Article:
It’s Alive! 3 Ways to Bring Your Drawing to Life

What I  Learned From Egon Schiele


When we first learn to draw, so much of our effort is spent on getting it right—placing the lines, rendering the values, representing the objects just so.

Liegendes madchen
Liegendes Madchen (Lying Girl)

These are important first steps, because we are learning to really see the world. But if we want anyone to look at our drawings for more than ten seconds, then we need to do more than represent the physicality of a thing. We need to convey its life and energy.

This is where Egon Schiele can teach us all a few things. Schiele was an early exponent of Expressionism, and although he was dead by the age of 28, his artwork would survive him to this day. One hundred years after his death, we are still fascinated by the energy and emotion Schiele conveyed in his work.

There are three techniques in particular that we can learn from Schiele’s drawings to help us improve the life in our own work. Schiele worked primarily in self-portraits, the human figure, and landscapes. I’ve taken examples from each to help us understand the importance of going beyond mere representation.

  1. A Line is Not Just a Line

Like a jazz musician playing variations on a theme, it’s important to bring variety to the elements within a drawing, particularly line. So, how can we vary line? Consider these two qualities: weight and continuity.  By weight, I am referring to the thickness and boldness of the line. Is it wide or thin, dark or light? By continuity I am referring to a line being solid vs broken, as well as line that modulates its weight for effect.

Two Kneeling Figures
Two Kneeling Figures (Parallelogram)

Let’s take a look at Schiele’s Two Kneeling Figures (1913) to see how he uses line. We see thick, bold lines describing the contours of the garments worn by the figures and, interestingly, to describe the negative shape between the arm and body of the farthest figure. These heavy lines have the effect of blocking in or framing the young man’s gaze. By contrast, the figures themselves are constructed using thin lines, some bolder than others. We can almost feel the weight of the garments hanging on these fragile, young people.

Liegendes Madchen (above) is a great example of Schiele’s use of lost line. Line is broken and soft at her weight-bearing right shoulder that pushes into the surface she lies on. And the lines completely disappear at the outer extremities, placing focus and emphasis on her face and torso.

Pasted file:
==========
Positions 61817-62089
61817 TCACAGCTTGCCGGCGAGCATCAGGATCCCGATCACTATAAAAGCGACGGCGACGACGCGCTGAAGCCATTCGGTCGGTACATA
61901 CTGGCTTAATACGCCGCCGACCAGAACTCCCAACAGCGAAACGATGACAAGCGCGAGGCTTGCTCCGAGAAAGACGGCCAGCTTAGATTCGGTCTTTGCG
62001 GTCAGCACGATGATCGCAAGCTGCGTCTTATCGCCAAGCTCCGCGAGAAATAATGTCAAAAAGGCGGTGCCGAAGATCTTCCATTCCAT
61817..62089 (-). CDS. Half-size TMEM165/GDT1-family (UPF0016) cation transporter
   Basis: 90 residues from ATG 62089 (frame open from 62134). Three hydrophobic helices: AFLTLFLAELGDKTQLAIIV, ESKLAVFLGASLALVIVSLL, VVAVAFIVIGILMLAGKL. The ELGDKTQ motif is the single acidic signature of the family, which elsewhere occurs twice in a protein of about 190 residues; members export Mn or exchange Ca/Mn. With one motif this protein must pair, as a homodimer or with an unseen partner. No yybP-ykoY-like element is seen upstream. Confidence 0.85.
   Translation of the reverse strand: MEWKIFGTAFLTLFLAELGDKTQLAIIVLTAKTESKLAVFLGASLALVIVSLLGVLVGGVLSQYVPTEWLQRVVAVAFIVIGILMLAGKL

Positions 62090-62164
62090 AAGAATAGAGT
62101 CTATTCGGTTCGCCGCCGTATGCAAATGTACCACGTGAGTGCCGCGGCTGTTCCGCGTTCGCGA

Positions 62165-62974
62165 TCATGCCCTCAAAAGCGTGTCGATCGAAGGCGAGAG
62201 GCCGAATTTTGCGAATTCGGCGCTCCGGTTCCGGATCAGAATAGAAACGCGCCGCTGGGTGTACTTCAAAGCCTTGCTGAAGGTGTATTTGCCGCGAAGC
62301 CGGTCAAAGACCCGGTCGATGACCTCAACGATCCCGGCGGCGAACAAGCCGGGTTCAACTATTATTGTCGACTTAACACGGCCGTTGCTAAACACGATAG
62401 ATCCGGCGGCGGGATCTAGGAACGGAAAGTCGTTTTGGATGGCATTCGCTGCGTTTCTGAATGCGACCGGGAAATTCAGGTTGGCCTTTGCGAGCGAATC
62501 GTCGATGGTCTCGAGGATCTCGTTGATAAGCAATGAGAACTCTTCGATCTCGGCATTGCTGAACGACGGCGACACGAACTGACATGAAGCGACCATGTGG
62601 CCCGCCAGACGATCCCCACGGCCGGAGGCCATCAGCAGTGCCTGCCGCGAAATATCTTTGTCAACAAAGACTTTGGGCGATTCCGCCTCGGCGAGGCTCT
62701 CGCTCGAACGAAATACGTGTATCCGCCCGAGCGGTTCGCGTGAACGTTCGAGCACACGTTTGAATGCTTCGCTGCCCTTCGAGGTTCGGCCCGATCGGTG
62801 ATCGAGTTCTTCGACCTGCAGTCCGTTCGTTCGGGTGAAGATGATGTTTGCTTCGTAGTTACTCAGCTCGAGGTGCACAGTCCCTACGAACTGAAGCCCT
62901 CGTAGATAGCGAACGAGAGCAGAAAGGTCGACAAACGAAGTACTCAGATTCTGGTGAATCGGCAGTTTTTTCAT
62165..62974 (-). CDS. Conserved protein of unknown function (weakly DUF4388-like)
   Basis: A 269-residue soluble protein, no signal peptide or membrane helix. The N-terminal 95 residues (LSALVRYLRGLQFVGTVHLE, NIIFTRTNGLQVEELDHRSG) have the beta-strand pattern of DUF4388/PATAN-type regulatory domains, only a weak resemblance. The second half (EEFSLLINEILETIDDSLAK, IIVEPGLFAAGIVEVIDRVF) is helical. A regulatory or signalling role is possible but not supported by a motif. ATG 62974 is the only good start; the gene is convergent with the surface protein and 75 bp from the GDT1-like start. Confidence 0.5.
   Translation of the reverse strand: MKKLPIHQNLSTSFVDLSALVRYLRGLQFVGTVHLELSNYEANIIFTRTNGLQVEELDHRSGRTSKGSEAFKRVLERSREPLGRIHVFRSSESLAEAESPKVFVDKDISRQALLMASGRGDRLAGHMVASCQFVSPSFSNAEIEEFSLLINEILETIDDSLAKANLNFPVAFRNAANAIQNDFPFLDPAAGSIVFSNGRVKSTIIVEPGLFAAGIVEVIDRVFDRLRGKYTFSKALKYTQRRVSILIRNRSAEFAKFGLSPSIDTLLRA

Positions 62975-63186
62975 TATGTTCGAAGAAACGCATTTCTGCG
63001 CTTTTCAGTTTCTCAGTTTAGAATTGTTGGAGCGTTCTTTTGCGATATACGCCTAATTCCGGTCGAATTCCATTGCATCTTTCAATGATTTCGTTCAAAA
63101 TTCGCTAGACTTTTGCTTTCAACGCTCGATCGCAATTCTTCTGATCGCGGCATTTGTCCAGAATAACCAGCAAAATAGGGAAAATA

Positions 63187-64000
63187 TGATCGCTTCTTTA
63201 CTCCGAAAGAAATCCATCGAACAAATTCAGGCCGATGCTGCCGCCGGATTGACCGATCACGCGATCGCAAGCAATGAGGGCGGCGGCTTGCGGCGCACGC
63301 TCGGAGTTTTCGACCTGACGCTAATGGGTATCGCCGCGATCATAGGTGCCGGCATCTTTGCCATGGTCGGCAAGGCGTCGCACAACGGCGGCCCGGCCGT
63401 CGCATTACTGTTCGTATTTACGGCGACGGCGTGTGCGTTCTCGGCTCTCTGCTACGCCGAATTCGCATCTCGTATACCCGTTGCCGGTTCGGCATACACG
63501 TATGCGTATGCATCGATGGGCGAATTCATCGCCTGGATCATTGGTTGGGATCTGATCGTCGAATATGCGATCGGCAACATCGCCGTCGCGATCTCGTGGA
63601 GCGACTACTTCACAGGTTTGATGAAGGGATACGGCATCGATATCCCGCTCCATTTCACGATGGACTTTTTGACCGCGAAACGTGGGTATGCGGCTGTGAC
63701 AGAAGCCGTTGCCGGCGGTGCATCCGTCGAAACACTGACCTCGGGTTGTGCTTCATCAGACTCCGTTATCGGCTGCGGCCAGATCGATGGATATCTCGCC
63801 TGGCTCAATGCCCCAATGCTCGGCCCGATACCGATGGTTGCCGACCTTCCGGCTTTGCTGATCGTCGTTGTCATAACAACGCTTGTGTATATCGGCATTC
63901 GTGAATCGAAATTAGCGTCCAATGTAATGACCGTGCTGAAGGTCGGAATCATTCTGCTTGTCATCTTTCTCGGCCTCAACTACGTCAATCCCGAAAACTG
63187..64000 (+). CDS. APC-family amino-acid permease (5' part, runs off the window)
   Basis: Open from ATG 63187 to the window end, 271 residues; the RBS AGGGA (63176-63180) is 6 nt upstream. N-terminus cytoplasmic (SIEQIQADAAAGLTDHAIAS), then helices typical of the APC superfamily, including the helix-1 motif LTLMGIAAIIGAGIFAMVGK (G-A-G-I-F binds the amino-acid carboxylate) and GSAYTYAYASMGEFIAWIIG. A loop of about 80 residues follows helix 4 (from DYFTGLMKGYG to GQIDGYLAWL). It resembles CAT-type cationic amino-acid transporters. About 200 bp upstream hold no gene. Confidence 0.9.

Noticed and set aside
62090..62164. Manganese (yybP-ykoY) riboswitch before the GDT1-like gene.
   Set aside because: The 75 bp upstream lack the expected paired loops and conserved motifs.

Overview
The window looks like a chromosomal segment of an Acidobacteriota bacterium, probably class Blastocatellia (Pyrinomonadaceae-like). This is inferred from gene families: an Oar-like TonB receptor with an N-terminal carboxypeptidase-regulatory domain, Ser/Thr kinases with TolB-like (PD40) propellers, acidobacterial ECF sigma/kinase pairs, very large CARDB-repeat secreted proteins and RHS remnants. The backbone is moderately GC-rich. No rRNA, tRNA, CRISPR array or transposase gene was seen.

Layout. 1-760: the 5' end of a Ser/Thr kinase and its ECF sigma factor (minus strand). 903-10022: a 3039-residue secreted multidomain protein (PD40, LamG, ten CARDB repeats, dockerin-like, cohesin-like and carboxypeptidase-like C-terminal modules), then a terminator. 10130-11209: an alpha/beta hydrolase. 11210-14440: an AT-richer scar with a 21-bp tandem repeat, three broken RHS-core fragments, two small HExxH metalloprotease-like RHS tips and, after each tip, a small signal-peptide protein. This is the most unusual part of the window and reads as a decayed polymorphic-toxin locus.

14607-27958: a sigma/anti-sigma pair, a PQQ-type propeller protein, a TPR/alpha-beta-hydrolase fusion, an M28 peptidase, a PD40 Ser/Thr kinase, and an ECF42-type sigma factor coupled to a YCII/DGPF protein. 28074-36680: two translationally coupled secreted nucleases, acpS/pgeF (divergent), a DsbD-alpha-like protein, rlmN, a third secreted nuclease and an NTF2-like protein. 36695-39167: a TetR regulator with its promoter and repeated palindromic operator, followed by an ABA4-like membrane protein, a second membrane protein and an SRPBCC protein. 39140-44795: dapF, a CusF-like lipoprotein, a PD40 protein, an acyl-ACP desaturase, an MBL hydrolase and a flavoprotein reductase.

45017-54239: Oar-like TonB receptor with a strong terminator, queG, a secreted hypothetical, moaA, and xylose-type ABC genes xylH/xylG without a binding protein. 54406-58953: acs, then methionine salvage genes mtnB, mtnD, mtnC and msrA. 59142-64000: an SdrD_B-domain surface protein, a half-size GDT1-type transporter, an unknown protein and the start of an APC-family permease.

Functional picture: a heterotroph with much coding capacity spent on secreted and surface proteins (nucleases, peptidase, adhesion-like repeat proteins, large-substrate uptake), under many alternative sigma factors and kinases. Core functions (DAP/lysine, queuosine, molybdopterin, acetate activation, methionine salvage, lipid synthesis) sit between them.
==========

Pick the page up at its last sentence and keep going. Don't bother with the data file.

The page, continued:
In our own drawings, it’s important to vary line weight and continuity. For example, thicker, darker lines can denote areas in shadow or surfaces contacting other surfaces. Thinner, lighter lines can recede a form into the background or curve it into the light. Highlights on a surface can be denoted by lost or broken line.


  1. The Shortest Distance Between Point A and Point B is Boring

In order to describe the world around us we sometimes need to use straight lines.  But unless you have a good reason to convey perfection, it’s best to leave the straight edge in its drawer. A nearly-straight line will almost always be more interesting.

Old Houses in Krumau
Old Houses in Krumau

Old Houses in Krumau (1914), one of Schiele’s landscapes, necessarily uses straight lines to describe the structures of the drawing. It’s evident, however, that these lines are not perfectly drawn. He didn’t use a straight edge. His lines are parallel and squared where they need to be, but there is a subtle looseness about them that keeps the drawing lively.

If you find it difficult to draw a straight line, the issue might be with how you are holding your drawing instrument. Instead of holding your pencil, for example, in the writing position, try cradling it across your fingers, thumb on top, with the tip pointed away from you. Then place your point and pull downward on the paper. The trick is to counter the natural pivot of your wrist.

The energy that straight lines drawn freehand can bring to your work is further described in our last point.


  1. Find a Balance Between Control and Fluidity, and Then Nudge Toward Fluidity

Schiele’s drawings have a quality about them that is best described at free. Take a look at Self-Portrait as St. Sabastian (1914). There is a looseness and fluidity in his work that comes with a familiarity with (and in Schiele’s case mastery over) the medium.

Self-Portrait as St. Sabastian
Self-Portrait as St. Sabastian

The closer you hold your drawing instrument toward the tip, the more control you will have. But you will begin to lose grace. As you move backward, away from the tip, you will start to lose control. But you will gain grace. The trick is to find the balance. If you’re drawing with a pencil, you have to be able to control it, but you don’t want to sacrifice the grace of line that will give your work life. When practicing this style of drawing, find that balance, and then give up just a tad more control. It’s practice after all, and you will get better at learning to control those graceful, fluid lines.

Schiele was an expressionist. He brought his own style and interpretation to the table. We can’t all draw like him, nor do we want to. But if we can bring that sense of freedom to our own work in our own way, our drawings will certainly improve. The goal shouldn’t be to merely represent a thing. If that’s the case, the best tool for the job is probably a camera. Instead, we should try to convey a sense of what we are seeing and, more importantly, who we are as artists.

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